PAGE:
seat
-
style for
rescue


NFPA/ANSI Class III


full body



Note: Only full body harnesses should be used when
there is any likelihood that the rescuer will be turned
upside down


Associated Software &
Hardware


Carabiners


Constructed of steel or aluminum


Used to connect rope/webbing to objects


Types & Strengths:


Steel


6,700lbs tensile


Aluminum


5,500 lbs tensile


Figure Eights


Constructed of aluminum


Used for descent control


20,000 lbs tensile


Associated Software &
Hardware


Ascenders


Constructed of aluminum


Used for descent control and climbing


2,500 lbs tensile


Pulleys


Constructed of aluminum


Used for mechanical advantage systems or change
of directions


May be single or multi sheave


Associated Software &
Hardware


Prussic cords


Formed using 6 to 9mm kern mantle rope


Ends connect using a double fisherman knot


Used in place of an ascender


Slings


Formed from nylon webbing w/ sewn in loops


Used to secure rope to an anchor point or object
being moved

Anchor Points


Selection


Fixed object (Railing or I beam)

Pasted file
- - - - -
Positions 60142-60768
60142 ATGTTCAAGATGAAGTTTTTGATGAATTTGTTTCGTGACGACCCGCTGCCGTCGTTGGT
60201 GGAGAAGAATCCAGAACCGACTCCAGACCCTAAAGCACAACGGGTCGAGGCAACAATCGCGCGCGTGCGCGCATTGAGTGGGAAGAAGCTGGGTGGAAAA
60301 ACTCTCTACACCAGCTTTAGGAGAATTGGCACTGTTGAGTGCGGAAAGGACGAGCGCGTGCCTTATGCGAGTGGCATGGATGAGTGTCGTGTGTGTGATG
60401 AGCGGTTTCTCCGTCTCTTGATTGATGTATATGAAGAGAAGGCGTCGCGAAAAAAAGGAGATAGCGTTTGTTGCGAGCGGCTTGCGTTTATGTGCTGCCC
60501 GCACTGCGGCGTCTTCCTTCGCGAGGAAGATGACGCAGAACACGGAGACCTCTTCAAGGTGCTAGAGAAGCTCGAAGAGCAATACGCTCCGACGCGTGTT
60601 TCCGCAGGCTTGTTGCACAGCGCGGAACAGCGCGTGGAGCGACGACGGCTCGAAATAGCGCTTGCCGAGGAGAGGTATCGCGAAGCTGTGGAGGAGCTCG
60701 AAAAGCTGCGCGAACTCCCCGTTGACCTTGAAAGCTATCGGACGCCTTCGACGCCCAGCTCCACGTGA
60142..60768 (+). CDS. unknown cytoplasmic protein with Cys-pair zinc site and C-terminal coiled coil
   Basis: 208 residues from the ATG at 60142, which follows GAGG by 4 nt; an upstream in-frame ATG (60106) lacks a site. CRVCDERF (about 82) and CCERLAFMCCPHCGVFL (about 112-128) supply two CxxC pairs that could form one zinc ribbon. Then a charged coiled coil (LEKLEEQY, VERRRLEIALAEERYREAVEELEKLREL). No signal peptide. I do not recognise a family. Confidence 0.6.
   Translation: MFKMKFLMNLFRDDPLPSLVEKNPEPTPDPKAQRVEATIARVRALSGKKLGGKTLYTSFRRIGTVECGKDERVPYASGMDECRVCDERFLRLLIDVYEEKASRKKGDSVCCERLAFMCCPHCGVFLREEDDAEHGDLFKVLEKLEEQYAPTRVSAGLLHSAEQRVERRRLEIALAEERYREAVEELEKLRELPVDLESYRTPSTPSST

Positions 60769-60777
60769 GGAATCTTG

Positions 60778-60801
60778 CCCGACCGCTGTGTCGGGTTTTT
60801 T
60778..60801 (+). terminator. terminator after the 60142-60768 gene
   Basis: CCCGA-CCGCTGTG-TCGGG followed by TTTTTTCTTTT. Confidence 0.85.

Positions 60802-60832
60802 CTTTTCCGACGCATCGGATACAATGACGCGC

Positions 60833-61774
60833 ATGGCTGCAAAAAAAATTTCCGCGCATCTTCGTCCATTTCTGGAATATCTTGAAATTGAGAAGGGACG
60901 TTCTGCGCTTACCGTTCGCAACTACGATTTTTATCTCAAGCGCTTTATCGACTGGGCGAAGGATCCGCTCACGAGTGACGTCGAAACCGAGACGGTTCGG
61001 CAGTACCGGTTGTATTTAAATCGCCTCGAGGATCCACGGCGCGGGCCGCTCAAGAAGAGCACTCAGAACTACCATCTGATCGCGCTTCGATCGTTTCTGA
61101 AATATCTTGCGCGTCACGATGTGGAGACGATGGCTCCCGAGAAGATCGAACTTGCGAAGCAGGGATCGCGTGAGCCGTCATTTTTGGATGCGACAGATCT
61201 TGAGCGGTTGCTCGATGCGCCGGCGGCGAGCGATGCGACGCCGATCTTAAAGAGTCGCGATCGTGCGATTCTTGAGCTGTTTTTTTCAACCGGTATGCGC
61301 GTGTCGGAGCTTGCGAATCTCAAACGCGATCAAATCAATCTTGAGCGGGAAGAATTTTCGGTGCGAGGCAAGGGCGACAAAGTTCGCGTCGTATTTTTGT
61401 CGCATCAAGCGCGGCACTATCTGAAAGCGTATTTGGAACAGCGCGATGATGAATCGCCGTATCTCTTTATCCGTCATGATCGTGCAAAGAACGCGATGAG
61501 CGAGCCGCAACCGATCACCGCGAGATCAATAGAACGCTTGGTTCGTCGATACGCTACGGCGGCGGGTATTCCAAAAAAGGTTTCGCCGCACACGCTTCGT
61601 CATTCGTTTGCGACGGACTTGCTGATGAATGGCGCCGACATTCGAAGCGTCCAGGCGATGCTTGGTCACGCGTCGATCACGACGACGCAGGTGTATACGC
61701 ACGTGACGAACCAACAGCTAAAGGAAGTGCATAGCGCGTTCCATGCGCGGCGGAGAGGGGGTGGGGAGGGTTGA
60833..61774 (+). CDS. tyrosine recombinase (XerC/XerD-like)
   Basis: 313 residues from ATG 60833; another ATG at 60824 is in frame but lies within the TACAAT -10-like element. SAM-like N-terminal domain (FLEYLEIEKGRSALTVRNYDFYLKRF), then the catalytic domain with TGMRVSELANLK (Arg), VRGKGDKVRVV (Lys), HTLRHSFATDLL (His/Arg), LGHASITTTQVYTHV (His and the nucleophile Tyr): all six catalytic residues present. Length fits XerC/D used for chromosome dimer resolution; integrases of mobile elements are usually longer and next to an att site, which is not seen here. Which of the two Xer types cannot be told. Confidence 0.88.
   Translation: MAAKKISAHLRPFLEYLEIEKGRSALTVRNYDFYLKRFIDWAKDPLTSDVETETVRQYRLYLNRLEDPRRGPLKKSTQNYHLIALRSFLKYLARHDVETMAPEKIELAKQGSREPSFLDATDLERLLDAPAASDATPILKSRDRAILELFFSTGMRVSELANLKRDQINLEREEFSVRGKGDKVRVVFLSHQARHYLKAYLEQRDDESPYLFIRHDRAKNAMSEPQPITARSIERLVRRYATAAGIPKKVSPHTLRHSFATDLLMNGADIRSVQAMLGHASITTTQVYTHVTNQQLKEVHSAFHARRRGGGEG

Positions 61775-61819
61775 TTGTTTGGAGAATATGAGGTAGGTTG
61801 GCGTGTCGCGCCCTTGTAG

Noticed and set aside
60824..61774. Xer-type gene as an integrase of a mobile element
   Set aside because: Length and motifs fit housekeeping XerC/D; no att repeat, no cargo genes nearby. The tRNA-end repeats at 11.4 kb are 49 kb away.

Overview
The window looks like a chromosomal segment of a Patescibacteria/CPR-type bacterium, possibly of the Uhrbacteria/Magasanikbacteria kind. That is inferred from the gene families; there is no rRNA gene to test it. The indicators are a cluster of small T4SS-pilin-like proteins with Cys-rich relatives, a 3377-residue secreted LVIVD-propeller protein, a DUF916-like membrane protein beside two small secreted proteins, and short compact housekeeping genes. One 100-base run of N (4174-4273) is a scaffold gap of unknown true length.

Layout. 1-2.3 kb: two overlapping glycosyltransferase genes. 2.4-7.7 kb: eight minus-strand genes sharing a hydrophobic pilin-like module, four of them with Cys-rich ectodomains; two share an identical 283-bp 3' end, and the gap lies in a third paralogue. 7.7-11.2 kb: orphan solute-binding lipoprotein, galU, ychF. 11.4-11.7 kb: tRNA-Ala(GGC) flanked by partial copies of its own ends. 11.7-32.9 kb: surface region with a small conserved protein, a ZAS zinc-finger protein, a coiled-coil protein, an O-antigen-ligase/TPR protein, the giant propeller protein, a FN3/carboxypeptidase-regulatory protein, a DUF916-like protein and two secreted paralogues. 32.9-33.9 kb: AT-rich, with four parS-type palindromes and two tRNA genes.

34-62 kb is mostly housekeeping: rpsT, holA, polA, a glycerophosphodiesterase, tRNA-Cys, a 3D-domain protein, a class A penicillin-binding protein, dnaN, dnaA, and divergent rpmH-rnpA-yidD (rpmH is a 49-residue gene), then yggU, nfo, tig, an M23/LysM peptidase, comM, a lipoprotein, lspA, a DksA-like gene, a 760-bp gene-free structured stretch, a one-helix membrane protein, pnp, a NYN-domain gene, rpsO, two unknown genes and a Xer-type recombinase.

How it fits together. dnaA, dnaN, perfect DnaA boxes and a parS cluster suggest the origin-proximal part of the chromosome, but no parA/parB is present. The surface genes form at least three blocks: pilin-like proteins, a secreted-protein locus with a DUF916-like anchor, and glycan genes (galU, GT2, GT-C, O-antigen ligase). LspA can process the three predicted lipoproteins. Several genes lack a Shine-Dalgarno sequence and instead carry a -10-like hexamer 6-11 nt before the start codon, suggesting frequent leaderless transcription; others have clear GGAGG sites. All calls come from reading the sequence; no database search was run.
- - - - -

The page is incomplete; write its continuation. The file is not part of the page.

Apparatus (Sturdy components)


“BFR” very big rock


Picket system (difficult)



Always have a second/separate anchor point
for the backup line


Picket Anchor System


Each point has an approx. rating of 350 lbs


Lash from the top of the front picket to the
bottom of the next one working backwards


Anchor Points


Types:


Single point


Tensionless hitch


Wrap 3
-

Pull 2


Figure eight follow through


Commercial straps


Never use a girth hitch

Anchor points


Multiple points




Load sharing



















Load distributing



Anchor Point Critical Angles


For safety,
90 degrees

is the maximum
preferred

angle, 120 degrees should
NEVER

be
exceeded


Any angle in an
anchor

system will increase the loading on anchors and other element of
the system


Factors for the angle formed by the legs of the anchor in a two point anchor system

30 degrees = 0.52

60 degrees = 0.58

90 degrees = 0.71

120 degrees = 1

150 degrees = 1.94

180 degrees = 12

Redirect Critical Angles


The greater the angle of the re
-
direct, the less the force exerted on it



Never <90 degrees



Should be >120 degrees


Factors for the angle of the re
-
direct








150 degrees = 0.52




120 degrees = 1





90 degrees = 1.4





60 degrees = 1.73





0 degrees = 2





Belays


Options


--
Prusik
--
Figure 8



--
Bar Rack
--
Munter hitch


--
540 Belay



--

Gibbs


(Two person) (One person)

Fall Factors


Fall Factor = the distance fallen divided by
the length of rope used to arrest the fall


A fall factor of .25 is preferred


Fall factor = 20 feet of fall / 10 feet of rope

Fall factor = 10 feet of fall / 10 feet of rope


Mechanical Advantage
Systems


Mechanical Advantage


the relationship
between how much load can be moved, to the
amount of force it takes to move it